This was the first detailed survey of a representative sample of the British population. It was conducted between 1986 and 1987 by the Office of Population Census and Surveys with the collaboration of the Department of Health and the Ministry of Agriculture Fisheries and Food.
Its design was very similar to that of the National Diet and Nutrition Surveys which followed on from it.
The sample recruited included 2197 adults aged 16 to 64 years living in private households in Great Britain. Pregnant women were excluded. Additionally 76% of respondents provided a blood sample for measurement of various nutrients.
Gregory J, Foster K, Tyler H, Wiseman M. The Dietary and Nutritional Survey of British Adults. London: HMSO, 1990.
Ministry of Agriculture Fisheries and Food. The Dietary Survey of British Adults - Further Analysis. London: HMSO, 1994.
The intention of the survey was to examine the diet of the 15% of the British households with the greatest material deprivation. They were identified by a doorstep questionnaire which assessed household composition, income, car ownership, receipt of benefits and employment status. Eligible households needed to contain a person aged 8 years or older who had to complete a questionnaire, a four day detailed diet diary and provide a blood sample for analysis. Where possible, two people, including at least one adult, were surveyed from each eligible household.
Characteristics of Survey Sample
25,818 potentially suitable addresses were identified.
Adults: 946 men and 1850 women participated with approximately 2/3rds were visited by a nurse and 50% providing a blood sample
Children: 439 boys and 493 girls participated with approximately 2/3rds were visited by a nurse and 12% providing a blood sample.
The authors identified important limitations in the data which need to be borne in mind during interpretation including; small sample sizes in certain sub-groups e.g. for Wales, Scotland and Northern Ireland, for minority ethnic groups and for some age groups, bias in reporting food and drink intakes which may result in under-reporting, however the assessment method for children involved use of a photographic food atlas that may have resulted in over-reporting of intakes.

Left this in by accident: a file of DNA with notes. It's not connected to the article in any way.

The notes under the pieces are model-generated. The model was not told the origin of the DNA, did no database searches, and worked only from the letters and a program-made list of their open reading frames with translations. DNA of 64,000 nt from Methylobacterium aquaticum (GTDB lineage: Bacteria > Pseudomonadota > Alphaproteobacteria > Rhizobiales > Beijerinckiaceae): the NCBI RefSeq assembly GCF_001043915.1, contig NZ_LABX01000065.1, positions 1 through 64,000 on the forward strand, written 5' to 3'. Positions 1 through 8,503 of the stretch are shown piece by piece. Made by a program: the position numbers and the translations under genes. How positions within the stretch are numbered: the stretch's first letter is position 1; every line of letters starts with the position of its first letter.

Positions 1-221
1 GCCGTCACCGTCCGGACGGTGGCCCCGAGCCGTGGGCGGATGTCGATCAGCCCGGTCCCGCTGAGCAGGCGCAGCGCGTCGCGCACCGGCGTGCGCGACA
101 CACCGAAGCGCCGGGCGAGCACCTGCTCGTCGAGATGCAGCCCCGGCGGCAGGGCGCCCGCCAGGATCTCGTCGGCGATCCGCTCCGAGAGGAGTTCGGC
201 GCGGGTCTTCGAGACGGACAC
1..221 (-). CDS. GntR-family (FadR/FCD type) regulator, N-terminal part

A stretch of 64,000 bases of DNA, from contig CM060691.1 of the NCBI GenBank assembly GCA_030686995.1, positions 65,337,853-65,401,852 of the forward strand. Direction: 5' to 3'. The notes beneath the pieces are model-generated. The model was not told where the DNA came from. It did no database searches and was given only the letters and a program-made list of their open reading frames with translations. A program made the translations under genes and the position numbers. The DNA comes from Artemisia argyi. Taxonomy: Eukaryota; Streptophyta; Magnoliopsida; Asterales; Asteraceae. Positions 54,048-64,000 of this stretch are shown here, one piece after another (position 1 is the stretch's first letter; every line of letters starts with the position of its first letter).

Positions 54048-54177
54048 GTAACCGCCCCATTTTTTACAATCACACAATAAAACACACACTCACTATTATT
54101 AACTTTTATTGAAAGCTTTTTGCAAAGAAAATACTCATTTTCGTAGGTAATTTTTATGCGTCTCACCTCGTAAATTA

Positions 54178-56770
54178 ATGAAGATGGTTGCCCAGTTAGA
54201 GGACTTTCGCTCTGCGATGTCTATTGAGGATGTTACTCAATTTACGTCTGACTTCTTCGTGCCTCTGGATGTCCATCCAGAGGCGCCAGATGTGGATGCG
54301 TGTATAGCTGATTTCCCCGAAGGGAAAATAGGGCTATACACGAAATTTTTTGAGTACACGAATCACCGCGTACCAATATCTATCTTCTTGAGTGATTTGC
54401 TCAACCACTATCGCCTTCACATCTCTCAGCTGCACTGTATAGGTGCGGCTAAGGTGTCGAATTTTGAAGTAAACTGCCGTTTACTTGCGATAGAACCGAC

The findings on intake can be compared with those from the comparable age groups from the National Diet and Nutrition Surveys [internal link], which used nationally representative samples that include a proportion of disadvantaged people. Furthermore comparisons with Dietary Reference Values, in particular assessment of the percentage of the survey sample with intakes below the Lower Reference Nutrient Intake can be made, which would give an idea of the percentage of the population at risk of deficiency. Finally the findings from blood tests can be compared against standard laboratory norms [internal link] and this gives an idea of the percentage of the population with deficiency (but not a measure of its clinical impact).
In general, the diets of those with a low income were less healthy and less nutritious than those who were less disadvantaged. The prevalence of deficiency was higher for most but not all nutrients than those who had been surveyed in the National Diet and Nutrition Surveys [internal link] and this was in keeping with expectations.
Specific findings include;
Relatively low intakes of fruit and vegetables in survey participants with adults consuming on average 2.0 portions per day, which is about 25% below the national average.
The lowest recorded fruit and vegetable intake was in boys age 11 to 18 years who consumed on average 1.5 portions per day, which is even less than their younger counterparts
Energy and protein intakes were on the whole adequate but were estimated to be slightly less than those observed in NDNS
Protein intakes below 35 g per day were observed in % of women and below 45 g per day in % of men.